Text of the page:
Monday, November 30, 2015
[PriOlym_20151130RTAC] Ratio with One Circle Overlapping Two
This question is like this previous one, except it is of olympiad standard. I illustrate the solution of this without algebra, by using Distinguised Ratio Units. As before, I try to match parts to an equal number. But here we have quite a mixture of different types of units.
Basically we make the triangle units to number 12 and do the same for the circle and square units. It turns out that one triangle unit is the sum of one circle unit and square unit. We deduce that 9 circle units (for the area of A) plus 6 circle units (for the area of B) is the same as 8 circle units and 8 circle units. The reduction of circle units must be equally compensated by the increase in the circle units. Thus one circle unit is the same as two square units. From here, things become easy.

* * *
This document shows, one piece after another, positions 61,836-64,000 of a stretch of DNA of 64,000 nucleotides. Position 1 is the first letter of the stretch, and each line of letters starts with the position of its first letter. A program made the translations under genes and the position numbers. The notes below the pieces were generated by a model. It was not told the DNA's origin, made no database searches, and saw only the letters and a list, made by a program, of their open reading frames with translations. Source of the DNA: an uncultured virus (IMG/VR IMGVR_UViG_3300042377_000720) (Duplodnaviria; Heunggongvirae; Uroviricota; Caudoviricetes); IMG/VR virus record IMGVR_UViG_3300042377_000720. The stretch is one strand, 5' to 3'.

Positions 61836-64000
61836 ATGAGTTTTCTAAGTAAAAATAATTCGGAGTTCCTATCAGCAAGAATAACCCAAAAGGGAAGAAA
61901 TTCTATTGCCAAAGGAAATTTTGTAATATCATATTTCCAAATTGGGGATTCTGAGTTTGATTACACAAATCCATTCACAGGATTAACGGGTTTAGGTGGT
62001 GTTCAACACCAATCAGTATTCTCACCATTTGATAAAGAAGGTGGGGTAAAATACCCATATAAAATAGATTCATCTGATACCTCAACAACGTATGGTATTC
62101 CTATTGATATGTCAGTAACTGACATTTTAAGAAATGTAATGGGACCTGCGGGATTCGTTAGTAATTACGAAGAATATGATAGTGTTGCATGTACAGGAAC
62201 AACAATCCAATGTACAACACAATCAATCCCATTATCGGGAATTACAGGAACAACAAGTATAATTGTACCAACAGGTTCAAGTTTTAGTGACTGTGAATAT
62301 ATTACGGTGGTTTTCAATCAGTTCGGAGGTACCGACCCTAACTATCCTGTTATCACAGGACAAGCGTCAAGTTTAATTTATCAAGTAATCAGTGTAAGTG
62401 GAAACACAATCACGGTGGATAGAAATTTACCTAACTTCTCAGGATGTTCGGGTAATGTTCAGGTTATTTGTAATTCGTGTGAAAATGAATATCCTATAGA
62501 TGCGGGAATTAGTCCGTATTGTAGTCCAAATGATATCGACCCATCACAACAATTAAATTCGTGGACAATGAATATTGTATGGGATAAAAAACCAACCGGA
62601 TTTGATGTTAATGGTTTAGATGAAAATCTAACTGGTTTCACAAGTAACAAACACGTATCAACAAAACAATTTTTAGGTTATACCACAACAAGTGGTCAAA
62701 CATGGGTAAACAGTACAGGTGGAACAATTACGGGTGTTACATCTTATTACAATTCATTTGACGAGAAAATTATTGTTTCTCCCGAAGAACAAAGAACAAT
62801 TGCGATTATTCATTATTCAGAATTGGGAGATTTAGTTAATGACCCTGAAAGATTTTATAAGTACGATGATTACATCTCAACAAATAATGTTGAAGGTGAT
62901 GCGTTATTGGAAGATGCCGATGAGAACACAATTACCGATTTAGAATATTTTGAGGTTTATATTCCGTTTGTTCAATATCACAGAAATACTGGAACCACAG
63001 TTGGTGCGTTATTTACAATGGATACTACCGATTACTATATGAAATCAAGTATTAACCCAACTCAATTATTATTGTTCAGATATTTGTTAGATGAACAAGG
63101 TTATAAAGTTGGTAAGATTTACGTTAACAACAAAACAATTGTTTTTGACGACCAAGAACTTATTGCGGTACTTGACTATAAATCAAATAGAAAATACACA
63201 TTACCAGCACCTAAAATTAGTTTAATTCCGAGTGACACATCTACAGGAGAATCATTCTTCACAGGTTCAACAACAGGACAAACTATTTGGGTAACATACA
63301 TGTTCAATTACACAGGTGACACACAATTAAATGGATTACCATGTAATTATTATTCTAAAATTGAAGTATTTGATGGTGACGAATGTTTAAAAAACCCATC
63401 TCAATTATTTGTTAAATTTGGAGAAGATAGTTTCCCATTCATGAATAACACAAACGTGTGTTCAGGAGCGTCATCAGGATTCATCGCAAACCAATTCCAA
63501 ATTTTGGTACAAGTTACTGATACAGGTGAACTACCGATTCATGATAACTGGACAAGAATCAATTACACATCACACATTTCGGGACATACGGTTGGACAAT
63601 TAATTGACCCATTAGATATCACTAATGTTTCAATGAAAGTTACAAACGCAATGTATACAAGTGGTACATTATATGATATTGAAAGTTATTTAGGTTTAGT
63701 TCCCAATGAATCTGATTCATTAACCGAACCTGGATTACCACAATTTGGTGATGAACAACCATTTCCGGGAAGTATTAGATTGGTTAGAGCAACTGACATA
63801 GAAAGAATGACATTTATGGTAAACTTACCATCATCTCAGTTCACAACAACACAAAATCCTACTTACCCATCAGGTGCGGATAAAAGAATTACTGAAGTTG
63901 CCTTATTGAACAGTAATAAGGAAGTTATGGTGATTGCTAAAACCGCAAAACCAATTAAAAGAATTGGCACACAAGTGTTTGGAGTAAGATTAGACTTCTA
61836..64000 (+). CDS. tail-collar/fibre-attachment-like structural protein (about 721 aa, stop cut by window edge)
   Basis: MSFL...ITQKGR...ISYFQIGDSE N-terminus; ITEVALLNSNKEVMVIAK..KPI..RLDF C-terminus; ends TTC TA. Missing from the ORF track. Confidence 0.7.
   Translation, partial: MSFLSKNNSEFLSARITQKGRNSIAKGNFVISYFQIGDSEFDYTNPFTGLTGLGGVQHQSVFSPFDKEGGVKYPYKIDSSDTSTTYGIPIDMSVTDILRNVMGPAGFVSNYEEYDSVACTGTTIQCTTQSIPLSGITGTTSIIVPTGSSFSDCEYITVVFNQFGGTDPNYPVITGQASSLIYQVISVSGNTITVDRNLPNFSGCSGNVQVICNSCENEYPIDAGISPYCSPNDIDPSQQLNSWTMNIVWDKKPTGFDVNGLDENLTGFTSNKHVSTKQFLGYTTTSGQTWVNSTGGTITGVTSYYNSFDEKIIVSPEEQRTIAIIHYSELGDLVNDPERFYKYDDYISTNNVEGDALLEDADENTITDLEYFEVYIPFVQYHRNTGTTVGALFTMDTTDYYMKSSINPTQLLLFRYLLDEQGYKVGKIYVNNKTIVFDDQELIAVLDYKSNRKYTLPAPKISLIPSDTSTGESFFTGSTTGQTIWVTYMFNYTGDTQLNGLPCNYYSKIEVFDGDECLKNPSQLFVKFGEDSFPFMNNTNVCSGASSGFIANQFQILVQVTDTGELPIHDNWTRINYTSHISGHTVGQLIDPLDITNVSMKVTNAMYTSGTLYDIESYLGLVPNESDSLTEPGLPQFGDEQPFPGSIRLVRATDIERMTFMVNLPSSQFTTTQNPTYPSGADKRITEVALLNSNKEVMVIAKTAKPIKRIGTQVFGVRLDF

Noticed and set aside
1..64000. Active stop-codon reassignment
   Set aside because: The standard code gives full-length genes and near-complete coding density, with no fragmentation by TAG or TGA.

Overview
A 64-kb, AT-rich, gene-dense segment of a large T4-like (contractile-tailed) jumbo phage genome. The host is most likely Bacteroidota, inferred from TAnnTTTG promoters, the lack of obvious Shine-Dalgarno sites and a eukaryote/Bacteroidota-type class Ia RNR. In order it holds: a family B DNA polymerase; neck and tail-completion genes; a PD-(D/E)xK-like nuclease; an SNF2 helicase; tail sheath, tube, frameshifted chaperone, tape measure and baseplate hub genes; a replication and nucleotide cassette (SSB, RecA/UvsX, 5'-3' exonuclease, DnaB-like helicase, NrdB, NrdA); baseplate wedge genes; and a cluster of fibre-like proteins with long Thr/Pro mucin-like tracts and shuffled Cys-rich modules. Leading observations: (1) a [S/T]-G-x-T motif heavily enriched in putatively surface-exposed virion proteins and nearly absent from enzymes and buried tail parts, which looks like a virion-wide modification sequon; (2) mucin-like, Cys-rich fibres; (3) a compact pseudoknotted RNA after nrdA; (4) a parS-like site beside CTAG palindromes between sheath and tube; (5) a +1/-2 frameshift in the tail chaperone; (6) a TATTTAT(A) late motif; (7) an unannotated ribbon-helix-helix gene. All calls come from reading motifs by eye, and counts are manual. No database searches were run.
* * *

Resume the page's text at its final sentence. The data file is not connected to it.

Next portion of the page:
H02. Use a diagram / model
H04. Look for pattern(s)
H05. Work backwards
H09. Restate the problem in another way
H11. Solve part of the problem
* Primary School Olympiad Mathematics
* Primary School Mathematics (challenge)
* other syllabuses that involve areas and ratios
* anyone who is game for a challenge